Anyone in the cybersecurity field will tell you that enabling Multi-Factor Authentication is the single most important service to prevent nefarious account take-overs. While this information is true, it is also artificially imputed that with MFA enabled, password security is reduced.  The argument goes that if a nefarious individual gained control of your username and password, it would be useless because MFA would stop them from gaining full access to your services.  Without the MFA (token, biometric, or other) factor, the nefarious actor does not have the keys to the castle. However, are all your castles controlled by MFA?

This is a question I had to pose recently when dealing with a few incidents. We were seeing successful remote logins to systems from foreign countries. The customer did not have a presence nor employees in any of the countries gaining access. After a complete examination, we were told the events, while accurate and true, were irrelevant because the customer’s systems were protected by additional MFA factors. My next question to the partner was, “That’s great news.  MFA has saved the day. For that server; for that instance. Yet, someone still has a validated set of credentials for the user. Are you sure the user has not used those same credentials elsewhere that do not have MFA enabled?”

Ask yourself this, “How many places do you use the same email address and password?” Perhaps your bank?  Netflix?  Amazon?  Doctor’s office portal? We log into many sites each day. Unless you use a password manager (the best proactive measure we can recommend!), it becomes tough to track all those usernames and passwords.  So, I’m willing to bet you re-use your passwords quite a bit therein lies the problem with the belief that MFA prevents breaches. Of those sites where you re-use a password, how many have MFA enabled? Probably a few, which is great, but more often than not, the majority do not as of yet, even at work.

Most breaches and ransomware outbreaks happen after an attacker gains access to an internal system via compromised credentials or systems. Once inside the network, most MFA services are disabled. Or geo-location is used to validate against MFA. It is common for MFA to check your “local” IP address to determine if you are inside the corporate environment. On the compromised internal system, that would check out just fine, and with that, the attacker, using the username/credentials from our above example, can successfully “bypass” MFA and gain full access to the desired systems.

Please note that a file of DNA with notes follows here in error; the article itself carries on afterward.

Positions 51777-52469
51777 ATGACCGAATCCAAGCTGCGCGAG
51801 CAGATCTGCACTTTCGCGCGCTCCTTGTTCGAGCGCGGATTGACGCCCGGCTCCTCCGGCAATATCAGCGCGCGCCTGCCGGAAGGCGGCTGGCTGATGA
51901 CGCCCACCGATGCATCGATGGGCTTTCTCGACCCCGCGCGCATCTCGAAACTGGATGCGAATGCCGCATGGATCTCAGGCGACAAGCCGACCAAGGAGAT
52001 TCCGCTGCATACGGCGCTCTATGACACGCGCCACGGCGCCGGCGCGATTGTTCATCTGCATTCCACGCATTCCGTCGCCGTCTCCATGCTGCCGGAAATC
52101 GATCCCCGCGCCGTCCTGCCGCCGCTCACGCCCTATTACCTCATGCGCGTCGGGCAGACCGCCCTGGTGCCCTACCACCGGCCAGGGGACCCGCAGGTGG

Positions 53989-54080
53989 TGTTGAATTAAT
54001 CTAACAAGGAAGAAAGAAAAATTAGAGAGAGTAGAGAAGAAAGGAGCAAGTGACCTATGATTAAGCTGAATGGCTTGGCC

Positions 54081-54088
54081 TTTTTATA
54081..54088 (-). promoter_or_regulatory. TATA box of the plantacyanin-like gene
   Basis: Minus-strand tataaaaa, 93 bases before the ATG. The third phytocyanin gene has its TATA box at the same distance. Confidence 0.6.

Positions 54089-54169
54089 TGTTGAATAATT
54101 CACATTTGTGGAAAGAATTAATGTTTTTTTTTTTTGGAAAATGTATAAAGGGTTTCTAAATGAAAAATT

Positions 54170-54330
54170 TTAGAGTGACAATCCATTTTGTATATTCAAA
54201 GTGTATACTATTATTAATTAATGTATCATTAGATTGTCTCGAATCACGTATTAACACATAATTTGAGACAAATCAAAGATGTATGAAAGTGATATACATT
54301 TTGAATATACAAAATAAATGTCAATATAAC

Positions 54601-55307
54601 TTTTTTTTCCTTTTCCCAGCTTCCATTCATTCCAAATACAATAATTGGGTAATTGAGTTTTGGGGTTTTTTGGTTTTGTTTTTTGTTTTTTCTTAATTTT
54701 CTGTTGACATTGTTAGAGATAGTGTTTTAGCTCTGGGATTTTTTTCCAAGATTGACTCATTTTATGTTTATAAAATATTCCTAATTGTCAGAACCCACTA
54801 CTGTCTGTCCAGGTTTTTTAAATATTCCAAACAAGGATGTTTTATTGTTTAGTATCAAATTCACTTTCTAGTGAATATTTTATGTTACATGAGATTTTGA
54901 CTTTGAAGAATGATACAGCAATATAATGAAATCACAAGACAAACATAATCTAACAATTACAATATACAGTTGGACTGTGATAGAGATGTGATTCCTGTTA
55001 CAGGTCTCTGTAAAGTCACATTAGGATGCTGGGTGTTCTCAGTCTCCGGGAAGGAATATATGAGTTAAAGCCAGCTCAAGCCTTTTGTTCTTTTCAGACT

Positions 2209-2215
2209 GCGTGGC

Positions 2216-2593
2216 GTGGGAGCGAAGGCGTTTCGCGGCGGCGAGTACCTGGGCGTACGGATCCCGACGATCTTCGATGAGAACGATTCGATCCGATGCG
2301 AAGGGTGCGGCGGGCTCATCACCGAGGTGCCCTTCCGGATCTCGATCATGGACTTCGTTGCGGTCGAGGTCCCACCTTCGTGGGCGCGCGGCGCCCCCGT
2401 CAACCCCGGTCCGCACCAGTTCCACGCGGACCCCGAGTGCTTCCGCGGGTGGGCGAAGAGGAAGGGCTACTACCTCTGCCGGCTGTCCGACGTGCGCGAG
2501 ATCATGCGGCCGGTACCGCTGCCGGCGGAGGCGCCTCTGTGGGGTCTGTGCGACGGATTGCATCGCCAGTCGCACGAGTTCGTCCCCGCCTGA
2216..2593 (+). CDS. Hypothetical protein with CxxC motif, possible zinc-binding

Our recommendation is to not rest on the laurels of MFA. Understand that MFA, while great on the surface, can have huge holes and liabilities built-in for user convenience. Any indication of a user’s email or username being compromised must be met with an immediate password change.

Author

Chris Gebhardt, Vice President of Cybersecurity Operations, StratoZen

Chris Gebhardt is a former Police Lieutenant for the Washington DC Metropolitan Police Department and SWAT Team Leader in Utah.  He is currently Vice President of Cybersecurity Operations for Stratozen, a SOC-as-a-Service provider in Draper.  Chris was exposed to technology early in life growing up in New York.  His career focused on the use of technology and security for government and corporate entities including the FBI, DOJ, BJS, eBay, Jet.com, and numerous private equity firms.  Chris is a dynamic speaker often challenging the widely held beliefs of the cybersecurity community.  He is experienced with SOC 2, SOX, HIPAA, GDPR, ISO, and other compliance frameworks.